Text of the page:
Whether it’s a broken radiator or a rusted-out drain outflow, a burst pipe can cause a lot of trouble in a short period of time. If water is gushing, close the valve closest to the link first, then shut off the main water valve into the house. Once you've turned off the main water supply, reopen the smaller valve and slowly drain any remaining water into buckets.
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- 10 Emergencies Every Homeowner Should Know How to Handle
10 Emergencies Every Homeowner Should Know How to Handle
During a power outage, the safest course is to disconnect all appliances and electronics. That way, you’ll avoid damage from power surges when the juice returns to your home. Take great care using candles for illumination, exercising proper fire safety, and be sure to stock up on batteries and flashlights. You can find more power outage safety tips at Ready.gov.
Related: The Power Outage Survival Guide
If your carbon monoxide detector sounds or you simply detect a gas odor, evacuate the house immediately. Once you've relocated to a safe location, call the gas company’s 24-hour help line and ask them to send a technician to check your home for leaks.
Before you charge into a flooded basement to rescue your belongings, be safe. Turn off the circuit breaker to the house (or, if you can’t reach the circuit box, call your utility and ask them to do it for you). Wear thick waterproof boots and gloves to protect against toxic elements in the floodwater.
For patching a roof battered by storm damage, tarps nailed down with wood strips are the quickest and easiest fix. Just be sure to let any weather pass and take all precautions before climbing up—or even better, call a professional to do it for you, then arrange for more permanent patch-ups to happen as quickly as possible.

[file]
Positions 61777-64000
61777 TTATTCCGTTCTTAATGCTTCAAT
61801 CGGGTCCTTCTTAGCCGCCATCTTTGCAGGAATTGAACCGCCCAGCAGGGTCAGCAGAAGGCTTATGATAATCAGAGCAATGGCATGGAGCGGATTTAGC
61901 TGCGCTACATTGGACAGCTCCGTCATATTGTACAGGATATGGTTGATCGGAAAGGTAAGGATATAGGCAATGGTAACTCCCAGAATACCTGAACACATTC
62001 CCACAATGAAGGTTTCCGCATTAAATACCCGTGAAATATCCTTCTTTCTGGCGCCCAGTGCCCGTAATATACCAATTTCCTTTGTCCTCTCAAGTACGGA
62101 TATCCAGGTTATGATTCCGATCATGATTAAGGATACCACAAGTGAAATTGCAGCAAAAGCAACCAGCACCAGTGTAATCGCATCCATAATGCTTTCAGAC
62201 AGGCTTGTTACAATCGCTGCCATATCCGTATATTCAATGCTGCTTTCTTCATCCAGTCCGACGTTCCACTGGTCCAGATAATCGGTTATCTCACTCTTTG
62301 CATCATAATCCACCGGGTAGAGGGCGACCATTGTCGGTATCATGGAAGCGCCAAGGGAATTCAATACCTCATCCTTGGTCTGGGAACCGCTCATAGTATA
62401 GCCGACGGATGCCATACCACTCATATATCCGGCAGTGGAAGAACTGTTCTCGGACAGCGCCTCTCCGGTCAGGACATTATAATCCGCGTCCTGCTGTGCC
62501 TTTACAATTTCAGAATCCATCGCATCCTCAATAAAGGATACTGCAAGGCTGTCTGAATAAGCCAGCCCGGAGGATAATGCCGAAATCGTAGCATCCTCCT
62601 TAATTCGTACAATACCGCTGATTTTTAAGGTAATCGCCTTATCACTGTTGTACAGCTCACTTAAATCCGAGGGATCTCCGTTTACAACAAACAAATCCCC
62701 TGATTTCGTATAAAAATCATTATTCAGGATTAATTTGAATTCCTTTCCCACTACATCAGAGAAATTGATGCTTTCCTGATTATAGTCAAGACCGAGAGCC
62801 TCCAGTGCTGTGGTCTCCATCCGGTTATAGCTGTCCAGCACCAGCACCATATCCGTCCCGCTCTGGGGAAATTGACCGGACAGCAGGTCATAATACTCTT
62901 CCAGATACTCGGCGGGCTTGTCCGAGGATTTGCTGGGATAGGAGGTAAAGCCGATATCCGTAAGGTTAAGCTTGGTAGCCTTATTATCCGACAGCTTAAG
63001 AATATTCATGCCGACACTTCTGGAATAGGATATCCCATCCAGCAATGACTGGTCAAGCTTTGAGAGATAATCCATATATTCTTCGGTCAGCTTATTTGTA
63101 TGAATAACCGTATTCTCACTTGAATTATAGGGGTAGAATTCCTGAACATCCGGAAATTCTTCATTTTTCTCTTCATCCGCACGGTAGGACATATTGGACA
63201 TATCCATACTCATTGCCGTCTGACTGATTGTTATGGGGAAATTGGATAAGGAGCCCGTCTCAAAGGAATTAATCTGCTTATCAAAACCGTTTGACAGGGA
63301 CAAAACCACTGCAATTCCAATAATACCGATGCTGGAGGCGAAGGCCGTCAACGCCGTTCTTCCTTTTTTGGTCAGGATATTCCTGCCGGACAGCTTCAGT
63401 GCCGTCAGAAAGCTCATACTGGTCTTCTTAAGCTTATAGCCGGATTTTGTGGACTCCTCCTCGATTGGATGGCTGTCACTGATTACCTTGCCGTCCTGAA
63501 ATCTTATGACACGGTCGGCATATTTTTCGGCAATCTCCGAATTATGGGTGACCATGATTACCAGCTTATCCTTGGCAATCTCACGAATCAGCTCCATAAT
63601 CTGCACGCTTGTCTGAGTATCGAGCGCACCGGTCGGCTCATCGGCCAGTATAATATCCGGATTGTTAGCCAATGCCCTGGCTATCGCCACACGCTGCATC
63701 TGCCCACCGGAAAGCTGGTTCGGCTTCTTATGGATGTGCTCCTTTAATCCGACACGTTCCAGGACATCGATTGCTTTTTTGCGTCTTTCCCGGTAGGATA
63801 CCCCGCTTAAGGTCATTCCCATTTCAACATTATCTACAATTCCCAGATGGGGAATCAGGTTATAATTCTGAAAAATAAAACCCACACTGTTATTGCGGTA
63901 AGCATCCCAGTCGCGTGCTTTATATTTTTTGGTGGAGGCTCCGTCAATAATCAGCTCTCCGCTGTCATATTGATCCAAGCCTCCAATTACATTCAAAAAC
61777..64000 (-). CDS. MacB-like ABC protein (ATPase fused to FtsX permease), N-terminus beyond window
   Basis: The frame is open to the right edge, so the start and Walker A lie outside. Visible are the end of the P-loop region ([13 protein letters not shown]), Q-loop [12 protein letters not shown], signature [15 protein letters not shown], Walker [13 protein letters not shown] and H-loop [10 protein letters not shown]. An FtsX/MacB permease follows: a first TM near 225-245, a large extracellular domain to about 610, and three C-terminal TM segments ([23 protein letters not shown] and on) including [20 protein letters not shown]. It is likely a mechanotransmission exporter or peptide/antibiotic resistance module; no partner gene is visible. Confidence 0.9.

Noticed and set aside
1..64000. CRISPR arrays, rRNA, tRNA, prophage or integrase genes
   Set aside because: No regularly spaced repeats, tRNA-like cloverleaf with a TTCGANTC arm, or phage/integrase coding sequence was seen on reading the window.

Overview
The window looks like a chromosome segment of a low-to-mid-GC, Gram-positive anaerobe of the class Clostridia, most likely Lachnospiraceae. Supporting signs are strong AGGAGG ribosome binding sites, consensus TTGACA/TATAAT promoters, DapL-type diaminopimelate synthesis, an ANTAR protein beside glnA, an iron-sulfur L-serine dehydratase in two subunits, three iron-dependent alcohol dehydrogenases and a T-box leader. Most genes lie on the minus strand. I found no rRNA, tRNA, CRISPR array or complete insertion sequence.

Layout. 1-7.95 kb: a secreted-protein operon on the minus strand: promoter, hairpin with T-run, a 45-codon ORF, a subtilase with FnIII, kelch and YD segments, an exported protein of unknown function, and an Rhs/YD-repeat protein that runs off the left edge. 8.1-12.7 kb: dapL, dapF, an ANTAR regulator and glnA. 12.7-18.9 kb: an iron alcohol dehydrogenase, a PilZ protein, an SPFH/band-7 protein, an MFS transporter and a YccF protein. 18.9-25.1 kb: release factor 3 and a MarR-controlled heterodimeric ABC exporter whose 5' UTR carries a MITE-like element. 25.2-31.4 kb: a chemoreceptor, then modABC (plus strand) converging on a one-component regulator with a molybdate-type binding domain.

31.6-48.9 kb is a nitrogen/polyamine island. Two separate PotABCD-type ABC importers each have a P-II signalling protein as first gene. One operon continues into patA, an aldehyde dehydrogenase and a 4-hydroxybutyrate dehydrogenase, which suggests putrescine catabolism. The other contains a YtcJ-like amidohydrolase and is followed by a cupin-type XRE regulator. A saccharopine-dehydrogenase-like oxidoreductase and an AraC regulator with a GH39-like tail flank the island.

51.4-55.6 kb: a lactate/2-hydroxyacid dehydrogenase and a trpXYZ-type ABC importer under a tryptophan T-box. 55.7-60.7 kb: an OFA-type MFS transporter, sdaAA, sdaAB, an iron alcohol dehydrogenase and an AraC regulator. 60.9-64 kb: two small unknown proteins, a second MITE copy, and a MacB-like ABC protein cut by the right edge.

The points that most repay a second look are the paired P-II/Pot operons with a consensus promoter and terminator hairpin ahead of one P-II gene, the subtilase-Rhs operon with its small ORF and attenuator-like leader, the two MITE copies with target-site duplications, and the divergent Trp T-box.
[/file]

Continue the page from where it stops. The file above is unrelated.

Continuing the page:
Somehow, the furnace always seems to give out on the first frigid evening of the year—and Murphy's law states it will happen on a Saturday night, when the repairman charges double his usual rate. Before you pick up the phone, check to see if a clogged filter or a tripped circuit breaker might be the culprit.
Getting locked out of the house is a little embarrassing, and, if you have to call a locksmith, can be mightily expensive, too. Keeping a hidden key poses security risks. So remove your extra key from inside the hide-a-key garden stone or from under the back porch door mat, and consider leaving it with a trusted friend or neighbor instead.
First, don’t panic. Keep a box of baking soda in a handy spot for dousing flare-ups in a toaster or stovetop pan. Avoid tossing water on the blaze, and don’t try to smother the flames with a dishtowel or anything that could catch fire. The better course of action is to use a pot lid to extinguish the flames. If it’s an oven fire, don’t open the door—close the oven and the fire should extinguish itself. Although some fire extinguishers are rated to extinguish grease fires, those handheld fire fighters can spread flames rather than extinguish them when used improperly. Educate yourself on the types of extinguishers and how to use them so you're always ready in case of a disaster.
Obviously, a plunger is your first line of defense for a clogged commode. If you've cleared the clog but flushing troubles persist, open the tank and investigate. The handle may have gotten disconnected, or part of the flush mechanism may need to be replaced.
Related: Your Top 10 Bathroom Dilemmas—Solved
When backyard wildlife finds their way indoors, they can wreak havoc in a home. If a wild animal gets into your house, keep it contained in one area. Open a window, close all the doors, and it should find its way out. If it doesn’t, call animal control.